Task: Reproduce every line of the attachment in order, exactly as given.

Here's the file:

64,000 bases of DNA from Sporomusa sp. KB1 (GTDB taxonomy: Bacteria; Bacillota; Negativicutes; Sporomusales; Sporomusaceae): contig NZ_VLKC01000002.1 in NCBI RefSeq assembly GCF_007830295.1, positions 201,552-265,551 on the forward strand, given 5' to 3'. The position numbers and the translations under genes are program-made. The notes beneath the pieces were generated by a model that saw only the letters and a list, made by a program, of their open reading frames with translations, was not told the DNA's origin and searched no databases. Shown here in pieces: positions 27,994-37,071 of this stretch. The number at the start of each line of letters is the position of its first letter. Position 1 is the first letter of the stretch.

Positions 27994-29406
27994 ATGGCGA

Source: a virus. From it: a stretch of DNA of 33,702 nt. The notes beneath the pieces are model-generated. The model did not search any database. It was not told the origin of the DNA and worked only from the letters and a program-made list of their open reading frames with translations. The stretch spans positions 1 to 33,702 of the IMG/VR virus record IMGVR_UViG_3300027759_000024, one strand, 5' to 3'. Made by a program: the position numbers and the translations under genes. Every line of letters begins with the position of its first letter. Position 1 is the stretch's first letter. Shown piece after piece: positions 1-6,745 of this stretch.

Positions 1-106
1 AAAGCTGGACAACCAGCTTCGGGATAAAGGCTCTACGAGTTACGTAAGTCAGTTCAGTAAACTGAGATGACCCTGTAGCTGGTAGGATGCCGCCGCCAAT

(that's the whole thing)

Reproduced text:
64,000 bases of DNA from Sporomusa sp. KB1 (GTDB taxonomy: Bacteria; Bacillota; Negativicutes; Sporomusales; Sporomusaceae): contig NZ_VLKC01000002.1 in NCBI RefSeq assembly GCF_007830295.1, positions 201,552-265,551 on the forward strand, given 5' to 3'. The position numbers and the translations under genes are program-made. The notes beneath the pieces were generated by a model that saw only the letters and a list, made by a program, of their open reading frames with translations, was not told the DNA's origin and searched no databases. Shown here in pieces: positions 27,994-37,071 of this stretch. The number at the start of each line of letters is the position of its first letter. Position 1 is the first letter of the stretch.

Positions 27994-29406
27994 ATGGCGA

Source: a virus. From it: a stretch of DNA of 33,702 nt. The notes beneath the pieces are model-generated. The model did not search any database. It was not told the origin of the DNA and worked only from the letters and a program-made list of their open reading frames with translations. The stretch spans positions 1 to 33,702 of the IMG/VR virus record IMGVR_UViG_3300027759_000024, one strand, 5' to 3'. Made by a program: the position numbers and the translations under genes. Every line of letters begins with the position of its first letter. Position 1 is the stretch's first letter. Shown piece after piece: positions 1-6,745 of this stretch.

Positions 1-106
1 AAAGCTGGACAACCAGCTTCGGGATAAAGGCTCTACGAGTTACGTAAGTCAGTTCAGTAAACTGAGATGACCCTGTAGCTGGTAGGATGCCGCCGCCAAT